15. Trailer-Body Builders / October 8, 2019 Vanair recently unveiled plans to introduce a new, patent-pending Integrated Separator Tank. The newly designed separator tank features integrated manifolds containing a minimum pressure valve, thermo-valve, thermistors, transducers, pressure regulators, oil filter, ultrasonic oil level sensors and optional cold-weather oil heater, the company said. It also features SAE O-Ring and JIC connections, helping eliminate leak points associated with conventional galvanized pipe fitting designs. The tank is shipped fully assembled and ready for final mounting, reducing installation time by approximately two hours, Vanair said. The result of these innovations is a 60% reduction in leak points compared to competitive tank designs. Vanair said another first is a new optional redundancy provision feature for thermistors and transducers. “Just like a sophisticated aircraft, this option provides backup if a fault exists on the primary transducer and thermistor,” said Ralph Kokot, CEO of Vanair. “It virtually eliminates potential downtime due to failed primary transducers and thermistors, allowing for uninterrupted operation.” A cold-weather oil heater is an additional option Vanair offers on the Integrated Separator Tank. This feature preheats the compressor oil using engine coolant while driving to the job site. The benefits include increased oil flow in frigid temperatures while reducing emulsification in system, Vanair maintained. The new tank also will feature a redesigned coalescing element with 50% greater surface media, doubling the design life up to 6,000 hours. “The life of the coalescer will typically last beyond the vehicle life cycle, meaning most customers will never have to change the element, which equates to substantial cost savings over competitive designs,” Kokot said. “Vanair is always pursuing advanced engineering designs for increased reliability, durability and the lowest cost of ownership for those we seek to serve. These are the most advanced improvements in the tank design in our 48 years of history. “Vanair ingenuity means lower operating cost, with greater dependability.” .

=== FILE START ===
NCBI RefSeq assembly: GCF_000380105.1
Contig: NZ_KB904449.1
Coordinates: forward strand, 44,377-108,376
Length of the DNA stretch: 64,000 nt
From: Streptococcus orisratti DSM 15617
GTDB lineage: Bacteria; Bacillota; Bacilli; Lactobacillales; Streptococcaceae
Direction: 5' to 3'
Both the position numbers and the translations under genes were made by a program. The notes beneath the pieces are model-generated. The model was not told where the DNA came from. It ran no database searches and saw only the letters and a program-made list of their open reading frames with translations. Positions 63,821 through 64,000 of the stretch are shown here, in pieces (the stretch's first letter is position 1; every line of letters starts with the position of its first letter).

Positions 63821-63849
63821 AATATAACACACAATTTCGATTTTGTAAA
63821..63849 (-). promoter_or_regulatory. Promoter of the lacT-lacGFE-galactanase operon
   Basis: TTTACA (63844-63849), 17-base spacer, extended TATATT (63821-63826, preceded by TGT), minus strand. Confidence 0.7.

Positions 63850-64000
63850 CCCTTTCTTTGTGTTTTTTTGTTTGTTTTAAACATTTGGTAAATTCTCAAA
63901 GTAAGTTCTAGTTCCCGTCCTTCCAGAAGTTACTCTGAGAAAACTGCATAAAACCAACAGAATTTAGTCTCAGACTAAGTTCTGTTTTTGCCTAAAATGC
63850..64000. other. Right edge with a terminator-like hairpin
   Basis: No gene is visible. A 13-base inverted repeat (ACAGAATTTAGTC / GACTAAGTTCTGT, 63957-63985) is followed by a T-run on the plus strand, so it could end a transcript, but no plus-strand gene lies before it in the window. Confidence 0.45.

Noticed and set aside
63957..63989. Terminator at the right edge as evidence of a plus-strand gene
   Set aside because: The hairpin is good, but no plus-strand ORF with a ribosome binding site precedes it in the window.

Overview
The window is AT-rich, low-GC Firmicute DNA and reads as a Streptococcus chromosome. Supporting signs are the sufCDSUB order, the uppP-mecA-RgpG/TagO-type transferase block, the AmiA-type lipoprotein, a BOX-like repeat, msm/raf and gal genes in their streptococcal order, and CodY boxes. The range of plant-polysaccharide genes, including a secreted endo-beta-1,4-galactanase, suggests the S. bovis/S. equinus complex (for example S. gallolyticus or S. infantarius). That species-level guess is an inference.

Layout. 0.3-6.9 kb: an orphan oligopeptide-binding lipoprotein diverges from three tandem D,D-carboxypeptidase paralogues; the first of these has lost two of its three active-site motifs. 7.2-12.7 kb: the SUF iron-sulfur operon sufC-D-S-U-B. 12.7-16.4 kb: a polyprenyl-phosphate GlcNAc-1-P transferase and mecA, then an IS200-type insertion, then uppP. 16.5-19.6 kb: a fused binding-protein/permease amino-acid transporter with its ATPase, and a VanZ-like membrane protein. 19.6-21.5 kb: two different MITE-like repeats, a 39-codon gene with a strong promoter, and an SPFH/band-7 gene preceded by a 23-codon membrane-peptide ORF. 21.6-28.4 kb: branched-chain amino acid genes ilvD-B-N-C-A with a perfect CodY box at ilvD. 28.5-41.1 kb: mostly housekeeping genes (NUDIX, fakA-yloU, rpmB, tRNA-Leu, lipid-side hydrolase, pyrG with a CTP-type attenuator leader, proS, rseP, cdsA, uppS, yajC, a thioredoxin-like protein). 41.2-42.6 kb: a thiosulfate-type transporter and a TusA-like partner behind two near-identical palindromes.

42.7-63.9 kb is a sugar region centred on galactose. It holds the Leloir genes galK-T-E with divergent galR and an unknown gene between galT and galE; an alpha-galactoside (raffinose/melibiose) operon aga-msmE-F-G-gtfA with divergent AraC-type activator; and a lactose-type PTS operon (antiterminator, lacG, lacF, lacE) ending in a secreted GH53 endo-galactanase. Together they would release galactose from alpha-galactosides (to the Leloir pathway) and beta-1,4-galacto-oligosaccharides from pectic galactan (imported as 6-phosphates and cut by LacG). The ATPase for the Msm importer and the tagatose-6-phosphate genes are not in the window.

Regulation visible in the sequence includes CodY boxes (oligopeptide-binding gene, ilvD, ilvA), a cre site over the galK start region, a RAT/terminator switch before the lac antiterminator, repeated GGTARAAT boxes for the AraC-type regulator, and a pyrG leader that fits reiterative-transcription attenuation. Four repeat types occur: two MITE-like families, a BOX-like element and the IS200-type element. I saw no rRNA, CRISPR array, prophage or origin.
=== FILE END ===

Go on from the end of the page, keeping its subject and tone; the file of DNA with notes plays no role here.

16. Trailer-Body Builders / October 3, 2019 Marmon-Herrington, a Marmon Highway Technologies/Berkshire Hathaway company that makes axles and transfer cases for commercial vehicles, recently introduced a new wheel-end option and a conversion that minimizes cab height increase. The wheel-end option is compatible with 11.25-inch bolt circle wheels on the company’s MT22 double-reduction planetary front-drive steer axle. Marmon-Herrington says the option supports customer requests for commonality between the front and rear tires, and minimizes potential downtime, while maintaining the 5G high dynamic shock load capability that defines the axle. The MT22 with 285-milimeter wheel end will come standard on all Marmon-Herrington AWD conversions, and will be offered as standard to all MT22 customers for all approved applications, the company said. It also will continue to manufacture and support the 385-milimeter bolt circle option for OE production and AWD customer. “Our customers asked for it and we are excited to deliver the new 285-milimeter wheel end,” said Dan Souhan, sales and marketing director for Marmon-Herrington. “This product launch delivers the standard fit and wheel commonality our fleets need. This expands our product line offering to our OE customers and allows for in-house Marmon-Herrington AWD conversions to use the wheels that originally come with the truck.” The company’s proprietary new AWD conversion minimizes cab height increase by utilizing newly designed Marmon-Herrington sub-frames, step-frames and front suspension configurations, reducing reduces cab height increase from 10 inches to only 5 inches. The conversion is available for Class 7 and 8 trucks (14-22k front axle weight ratings) and is available across various truck models based on specific engine and transmissions configurations, Marmon-Herrington said. The new sub-frame and step-frame designs were developed to achieve an overall decrease in cab height for supporting the latest generation of aerials with a Marmon-Herrington double reduction planetary front drive axle. The design allows the axle’s input torque to be distributed across the entire axle, as compared to single reduction axles. Torque splitting in the double reduction planetary axle allows for the use of a compact ring and pinion gearset, the company maintained, reducing the size of the center section and increasing ground clearance while also achieving “unparalleled” durability and lower cab height increases. “We have combined several new strategies with our MT-Series planetary drive axles to achieve remarkable height reduction,” Souhan said. “Marmon-Herrington provides our customers with best-in-class rigid axle AWD power and durability, as well as industry-leading ground clearance and low cab height. “We understand the importance of multiple performance characteristics when evaluating an AWD conversion and continually work to ensure Marmon-Herrington offers our customers the very best in every category.” .